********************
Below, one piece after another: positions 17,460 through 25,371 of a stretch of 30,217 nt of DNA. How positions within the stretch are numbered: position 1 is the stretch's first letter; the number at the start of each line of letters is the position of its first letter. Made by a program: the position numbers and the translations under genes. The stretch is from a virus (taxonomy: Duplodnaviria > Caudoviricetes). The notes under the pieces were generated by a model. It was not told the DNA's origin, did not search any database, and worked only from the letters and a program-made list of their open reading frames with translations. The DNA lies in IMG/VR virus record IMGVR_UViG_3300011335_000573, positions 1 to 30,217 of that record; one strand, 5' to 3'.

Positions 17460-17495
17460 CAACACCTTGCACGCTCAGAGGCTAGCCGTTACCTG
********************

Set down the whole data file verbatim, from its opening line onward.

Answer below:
Below, one piece after another: positions 17,460 through 25,371 of a stretch of 30,217 nt of DNA. How positions within the stretch are numbered: position 1 is the stretch's first letter; the number at the start of each line of letters is the position of its first letter. Made by a program: the position numbers and the translations under genes. The stretch is from a virus (taxonomy: Duplodnaviria > Caudoviricetes). The notes under the pieces were generated by a model. It was not told the DNA's origin, did not search any database, and worked only from the letters and a program-made list of their open reading frames with translations. The DNA lies in IMG/VR virus record IMGVR_UViG_3300011335_000573, positions 1 to 30,217 of that record; one strand, 5' to 3'.

Positions 17460-17495
17460 CAACACCTTGCACGCTCAGAGGCTAGCCGTTACCTG